Motoring organisations have welcomed the decision to freeze fuel duty for the sixth year in a row.
There were fears that the Chancellor would increase duty for the first time since March 2011, because the cost of fuel has fallen amid tumbling oil prices.
But George Osborne insisted that families "shouldn't be penalised" for that situation.
In response to the announcement, AA president Edmund King said: "We are delighted that the Chancellor has resisted the temptation to increase fuel duty which will bring relief at the pumps for millions of motorists."
RAC chief engineer David Bizley commented: "Motorists will be relieved that the Chancellor has not used low fuel prices as an opportunity to raise duty on petrol and diesel to help reduce the deficit.
"But with the Government's own evidence showing that lower fuel prices are good for the economy, we are disappointed Mr Osborne didn't make a longer-term commitment to freeze duty beyond next year's Budget."
Quentin Willson, of FairFuelUK, described freezing fuel duty as "hugely significant".
He went on: "The Treasury now has five years of evidence to prove that keeping fuel duty low has helped improve GDP, stimulate economic activity and actually improve tax receipts."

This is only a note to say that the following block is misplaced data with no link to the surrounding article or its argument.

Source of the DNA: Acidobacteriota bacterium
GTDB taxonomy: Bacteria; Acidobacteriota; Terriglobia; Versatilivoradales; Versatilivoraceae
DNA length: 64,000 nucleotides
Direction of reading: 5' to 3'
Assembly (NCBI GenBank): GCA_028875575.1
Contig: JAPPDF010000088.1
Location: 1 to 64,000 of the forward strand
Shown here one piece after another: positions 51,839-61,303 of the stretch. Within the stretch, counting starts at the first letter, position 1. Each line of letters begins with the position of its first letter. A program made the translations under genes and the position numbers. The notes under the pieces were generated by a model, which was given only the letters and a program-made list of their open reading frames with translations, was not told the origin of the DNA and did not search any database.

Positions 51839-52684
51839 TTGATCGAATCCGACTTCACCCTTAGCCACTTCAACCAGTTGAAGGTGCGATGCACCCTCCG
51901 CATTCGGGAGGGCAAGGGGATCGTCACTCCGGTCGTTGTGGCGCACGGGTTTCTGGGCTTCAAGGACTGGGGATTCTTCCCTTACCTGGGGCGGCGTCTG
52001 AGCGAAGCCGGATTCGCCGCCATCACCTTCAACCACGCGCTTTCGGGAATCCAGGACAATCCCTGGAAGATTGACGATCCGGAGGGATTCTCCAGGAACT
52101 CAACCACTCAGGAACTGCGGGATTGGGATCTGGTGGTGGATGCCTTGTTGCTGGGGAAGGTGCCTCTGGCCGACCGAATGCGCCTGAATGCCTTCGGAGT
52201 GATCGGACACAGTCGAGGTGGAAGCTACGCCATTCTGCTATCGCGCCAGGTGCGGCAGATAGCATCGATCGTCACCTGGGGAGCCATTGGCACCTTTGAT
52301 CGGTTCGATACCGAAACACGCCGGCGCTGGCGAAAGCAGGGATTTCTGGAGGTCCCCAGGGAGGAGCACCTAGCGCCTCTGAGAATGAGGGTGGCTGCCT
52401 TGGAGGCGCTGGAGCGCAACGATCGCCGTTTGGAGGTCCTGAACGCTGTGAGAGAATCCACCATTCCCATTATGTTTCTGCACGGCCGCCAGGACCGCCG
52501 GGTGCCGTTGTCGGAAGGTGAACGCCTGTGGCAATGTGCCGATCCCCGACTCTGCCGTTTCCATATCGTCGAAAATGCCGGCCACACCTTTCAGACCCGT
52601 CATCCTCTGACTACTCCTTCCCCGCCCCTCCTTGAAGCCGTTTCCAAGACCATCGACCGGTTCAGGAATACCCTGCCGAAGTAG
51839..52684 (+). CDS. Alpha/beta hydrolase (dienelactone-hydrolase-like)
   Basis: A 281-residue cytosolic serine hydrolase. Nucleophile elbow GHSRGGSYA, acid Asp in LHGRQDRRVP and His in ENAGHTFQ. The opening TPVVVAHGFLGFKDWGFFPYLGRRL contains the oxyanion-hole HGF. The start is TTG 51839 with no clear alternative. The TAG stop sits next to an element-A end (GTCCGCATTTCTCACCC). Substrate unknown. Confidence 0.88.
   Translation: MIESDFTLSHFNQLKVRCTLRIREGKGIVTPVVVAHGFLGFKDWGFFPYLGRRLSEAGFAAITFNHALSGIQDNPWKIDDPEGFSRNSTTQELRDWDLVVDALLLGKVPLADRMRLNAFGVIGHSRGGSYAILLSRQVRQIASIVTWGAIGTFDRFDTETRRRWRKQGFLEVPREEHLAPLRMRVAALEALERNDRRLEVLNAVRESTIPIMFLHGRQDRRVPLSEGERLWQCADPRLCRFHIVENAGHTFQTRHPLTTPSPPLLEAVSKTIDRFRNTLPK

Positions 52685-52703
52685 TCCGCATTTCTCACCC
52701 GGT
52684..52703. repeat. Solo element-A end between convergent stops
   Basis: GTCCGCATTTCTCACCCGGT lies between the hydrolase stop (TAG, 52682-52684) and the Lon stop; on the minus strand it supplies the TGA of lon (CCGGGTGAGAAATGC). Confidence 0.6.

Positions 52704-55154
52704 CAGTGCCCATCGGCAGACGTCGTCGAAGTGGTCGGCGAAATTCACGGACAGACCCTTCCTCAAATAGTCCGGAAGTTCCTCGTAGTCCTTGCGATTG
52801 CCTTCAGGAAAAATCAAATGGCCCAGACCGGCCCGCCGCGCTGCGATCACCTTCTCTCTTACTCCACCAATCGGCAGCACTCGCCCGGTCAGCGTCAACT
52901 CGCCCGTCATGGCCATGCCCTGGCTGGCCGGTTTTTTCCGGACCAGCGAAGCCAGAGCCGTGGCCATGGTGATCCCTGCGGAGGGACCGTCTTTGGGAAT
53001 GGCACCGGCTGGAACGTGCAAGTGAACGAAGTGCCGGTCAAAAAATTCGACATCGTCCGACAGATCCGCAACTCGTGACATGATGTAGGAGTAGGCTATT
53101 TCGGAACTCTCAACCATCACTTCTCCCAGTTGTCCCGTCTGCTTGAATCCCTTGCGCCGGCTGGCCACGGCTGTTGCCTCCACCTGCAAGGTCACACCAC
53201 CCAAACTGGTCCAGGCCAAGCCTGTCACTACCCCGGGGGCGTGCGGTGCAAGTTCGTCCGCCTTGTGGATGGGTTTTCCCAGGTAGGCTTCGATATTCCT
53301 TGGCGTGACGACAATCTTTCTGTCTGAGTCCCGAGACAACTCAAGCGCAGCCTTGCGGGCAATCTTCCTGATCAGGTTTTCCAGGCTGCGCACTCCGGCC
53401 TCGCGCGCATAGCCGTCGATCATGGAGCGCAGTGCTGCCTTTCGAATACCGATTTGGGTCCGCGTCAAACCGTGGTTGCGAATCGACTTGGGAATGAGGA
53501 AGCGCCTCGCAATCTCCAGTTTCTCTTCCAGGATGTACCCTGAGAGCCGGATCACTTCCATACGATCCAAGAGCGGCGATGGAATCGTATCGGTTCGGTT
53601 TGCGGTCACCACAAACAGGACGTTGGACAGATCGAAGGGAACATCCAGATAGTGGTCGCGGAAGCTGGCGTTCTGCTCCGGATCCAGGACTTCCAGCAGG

Last month, the average price of diesel was 101p per litre, while petrol was 102p per litre.
Oil prices have fallen some 70% since the summer of 2014 due to oversupply and falling demand from emerging nations such as China.
Mr Osborne claimed the policy to freeze duty would result in annual savings of £75 for the average driver and £270 for a small business with a van.
A study by motoring research charity the RAC Foundation published last week found that the proportion of tax in diesel prices is at its highest level in more than a decade.
The organisation's director, Steve Gooding, said: "With VAT and fuel duty already accounting for three quarters of the price motorists pay at the pumps, any increase would have been tantamount to the Chancellor deciding to drive people off the road.
"Instead this freeze will keep the economy moving and help the 60% of people travelling to work by car."
Road Haulage Association chief executive Richard Burnett said the decision would "help retailers and provide a sound base for economic recovery".
Jason Torrance, of public transport charity Sustrans, acknowledged that the Chancellor's announcement would be "popular with many", but he warned that "we can't go on relying on private cars".
He added: "Extra revenue from a tax hike could be used to plug the gap in shrinking council budgets, make rail fares cheaper and build better cycling infrastructure."